I don't know, for me, it's military spouse empowerment, and I got to share that with the whole team and teach them about my experience.
Being a military spouse and how they can be part of the solution, stuff like that. So it's not just about like
giving out donations, or it doesn't necessarily have to be a monetary investment and these passion projects, it's more so giving the team the space to talk about them and share them and be able to bring that fuller version of themselves to work every single day because now people will slack me something about how they had the opportunity to help a military spouse create their LinkedIn profile so they can find a better job, stuff like that. So I feel seen because I got to share how I think people could help the solution. And now people are actually doing it. And I think that's, that's really cool to have that layer of passion driven purpose at work.
Spencer Powell 48:55
Yeah, I think well said and yeah, it's been fun to dig into those
This year we're having each month is dedicated to somebody on the team's passion. And they're sharing it with us. So we're wrapping up minimalism month where we've all been checking a bunch of stuff that we don't need. And that's been a lot of fun. We're doing it at home. But then we're also going to do it here at the office and people's remote offices. So yeah, I think I think this has been a really good conversation around this topic. It's a very large topic. So we probably could have talked for a lot longer. But I think, hopefully, for those of you listening, this was helpful to hear from Danielle and some of my personal examples of just how we've worked on developing this culture, but also how we've woven that into different phases of the business, whether that's hiring or retaining talent or landing new customers or even within your marketing efforts. And, man, I feel like the last couple years we've really seen just a very engaged team and it's just been a lot more fun to just everyone's having a lot more fun.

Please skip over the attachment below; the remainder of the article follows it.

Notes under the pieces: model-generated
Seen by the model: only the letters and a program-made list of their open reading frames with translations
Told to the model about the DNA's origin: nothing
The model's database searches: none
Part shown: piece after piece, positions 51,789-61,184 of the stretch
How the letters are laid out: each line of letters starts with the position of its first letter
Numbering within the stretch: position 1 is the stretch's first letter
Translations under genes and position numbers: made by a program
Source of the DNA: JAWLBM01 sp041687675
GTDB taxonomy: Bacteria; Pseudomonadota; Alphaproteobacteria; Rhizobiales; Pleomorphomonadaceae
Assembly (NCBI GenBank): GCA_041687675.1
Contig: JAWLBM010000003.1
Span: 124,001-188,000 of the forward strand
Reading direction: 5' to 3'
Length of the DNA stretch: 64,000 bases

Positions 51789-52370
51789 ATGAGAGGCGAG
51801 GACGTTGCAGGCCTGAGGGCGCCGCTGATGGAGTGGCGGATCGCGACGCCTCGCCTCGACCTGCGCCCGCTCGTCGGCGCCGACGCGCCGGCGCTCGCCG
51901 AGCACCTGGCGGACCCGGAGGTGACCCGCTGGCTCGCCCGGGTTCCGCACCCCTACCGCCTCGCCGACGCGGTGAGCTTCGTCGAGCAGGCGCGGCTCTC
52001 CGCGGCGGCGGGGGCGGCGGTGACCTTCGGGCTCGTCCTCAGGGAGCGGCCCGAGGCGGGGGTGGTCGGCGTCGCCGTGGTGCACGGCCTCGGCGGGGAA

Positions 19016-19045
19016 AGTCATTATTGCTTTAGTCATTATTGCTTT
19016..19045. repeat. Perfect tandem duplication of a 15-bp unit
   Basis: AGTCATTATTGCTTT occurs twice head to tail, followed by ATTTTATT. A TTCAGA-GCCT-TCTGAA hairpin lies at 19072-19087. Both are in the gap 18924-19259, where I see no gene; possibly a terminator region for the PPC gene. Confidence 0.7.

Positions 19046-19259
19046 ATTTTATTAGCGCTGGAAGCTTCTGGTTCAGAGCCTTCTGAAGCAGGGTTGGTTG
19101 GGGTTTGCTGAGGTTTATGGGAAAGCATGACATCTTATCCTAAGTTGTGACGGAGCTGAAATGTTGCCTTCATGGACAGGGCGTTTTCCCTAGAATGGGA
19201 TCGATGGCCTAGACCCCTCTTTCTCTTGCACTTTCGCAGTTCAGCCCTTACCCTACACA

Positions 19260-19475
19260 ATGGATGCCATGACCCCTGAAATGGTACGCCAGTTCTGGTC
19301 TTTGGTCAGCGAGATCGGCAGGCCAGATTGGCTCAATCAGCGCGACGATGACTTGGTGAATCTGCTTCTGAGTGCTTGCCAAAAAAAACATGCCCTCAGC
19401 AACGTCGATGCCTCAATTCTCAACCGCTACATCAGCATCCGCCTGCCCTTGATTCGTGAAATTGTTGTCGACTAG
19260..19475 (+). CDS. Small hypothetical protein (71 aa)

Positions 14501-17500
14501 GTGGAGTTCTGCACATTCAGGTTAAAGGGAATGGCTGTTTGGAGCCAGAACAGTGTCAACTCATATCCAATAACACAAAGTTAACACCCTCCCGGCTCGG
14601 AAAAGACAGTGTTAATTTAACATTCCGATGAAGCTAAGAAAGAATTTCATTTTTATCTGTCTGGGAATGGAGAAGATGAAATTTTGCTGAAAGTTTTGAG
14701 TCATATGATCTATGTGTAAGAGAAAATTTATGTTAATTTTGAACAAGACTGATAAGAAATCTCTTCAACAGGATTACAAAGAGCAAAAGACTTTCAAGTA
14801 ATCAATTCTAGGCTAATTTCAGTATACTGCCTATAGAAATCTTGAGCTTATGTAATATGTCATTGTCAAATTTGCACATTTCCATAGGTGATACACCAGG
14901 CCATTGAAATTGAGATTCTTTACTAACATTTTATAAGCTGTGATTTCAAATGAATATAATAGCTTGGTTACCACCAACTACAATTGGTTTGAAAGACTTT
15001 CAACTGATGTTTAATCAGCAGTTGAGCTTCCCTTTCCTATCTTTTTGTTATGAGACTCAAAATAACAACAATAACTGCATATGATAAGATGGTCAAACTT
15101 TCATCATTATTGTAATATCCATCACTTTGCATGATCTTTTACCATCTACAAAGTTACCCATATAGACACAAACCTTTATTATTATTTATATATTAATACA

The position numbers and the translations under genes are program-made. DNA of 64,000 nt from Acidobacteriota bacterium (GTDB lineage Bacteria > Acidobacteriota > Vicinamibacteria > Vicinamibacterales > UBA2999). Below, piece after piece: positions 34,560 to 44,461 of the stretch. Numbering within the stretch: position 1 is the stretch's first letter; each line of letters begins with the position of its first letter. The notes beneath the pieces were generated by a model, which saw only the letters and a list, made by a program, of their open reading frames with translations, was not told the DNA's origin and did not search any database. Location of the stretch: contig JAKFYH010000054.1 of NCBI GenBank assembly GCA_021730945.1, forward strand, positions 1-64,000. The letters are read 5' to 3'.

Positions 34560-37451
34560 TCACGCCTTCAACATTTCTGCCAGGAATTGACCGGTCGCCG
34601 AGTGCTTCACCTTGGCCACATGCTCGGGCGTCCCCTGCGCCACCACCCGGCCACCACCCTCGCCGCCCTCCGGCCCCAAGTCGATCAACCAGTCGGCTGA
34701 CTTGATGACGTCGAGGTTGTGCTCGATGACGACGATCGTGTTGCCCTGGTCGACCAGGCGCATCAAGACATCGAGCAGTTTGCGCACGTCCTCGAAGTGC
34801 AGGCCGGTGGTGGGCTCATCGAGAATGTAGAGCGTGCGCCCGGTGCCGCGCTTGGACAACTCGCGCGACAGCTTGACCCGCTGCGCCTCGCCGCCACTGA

It's fun to learn about everyone on the team at a more, you know, deeper level. And so thanks, Danielle, for joining me today and digging into this. Thanks for having me remotely. Yeah,
remotely for sure.
Well, cool. Well, thanks, guys, I appreciate you listening to this episode. And we will see you next time on builder funnel radio.
Hey, guys, thanks for listening to that episode of the groceries with Danielle and I, as always, I want to pull out some takeaways for you. So the first one was something that Danielle said early on in the conversation and that was a culture is going to form with or without you. So you might as well put some effort into developing it in the way that's gonna benefit your company. And so I think back to that example that I shared, where I could walk in the room and just feel the negative energy and so you don't want a situation where that's going on and so I think that is a good sign to start with.
Working on and developing a culture actively, even if you just take a couple of steps to put a few things in place, I highly recommend that second takeaway is really figuring out and nailing down what your core values are, and not just posting them up on the wall, but actually integrating those into your business at different levels. And so once you've got those core values established, then you can look for ways that you're already living those, hopefully, you are already living them. And that's why they're there some of your core values, but then look for additional ways you can amplify those in your business. And it might be the form of a couple of quick meetings. That was how I started early on was just putting in a couple of things in place that aligned with those core values, but it could be just, you know, a simple thing that you do every day where maybe you find a new employee and you walk up and say something to them, depending on what that core values so it doesn't have to be major, major stuff, but I think define them and then
start integrating them into your business. And then the third takeaway was, I think in light of what's going on, this is an important one. But figuring out how to maintain and develop a remote culture, if you start having more people that are working remote, even if it's just temporary, you may find that that actually opens up the talent pool for you. And maybe some of your office staff can now be remote or remote during parts of the year or certain days of the week, or whatever that may be. And so how do you develop and foster a culture while you have either some team members working remote or all of your team members working remote and there were several things that we talked about in this episode, but I think those were three takeaways that stood out to me. I hope that those helped and I hope this was a good conversation for you all and that it helps you start to continue to develop or in that culture, build out those core values and push your company for. Thanks again for listening guys, and we'll see you next time on builder funnel radio.
Thanks again for listening everybody. And as a quick reminder, text Radio 233777 for some free goodies as a thank you for listening to the show. And if you got some value from today's episode, I just ask that you leave us a quick review on iTunes. It really helps us spread the word and grow this awesome community of people who are working to improve their lives and their business. Thanks again and we'll see you next time on builder funnel radio.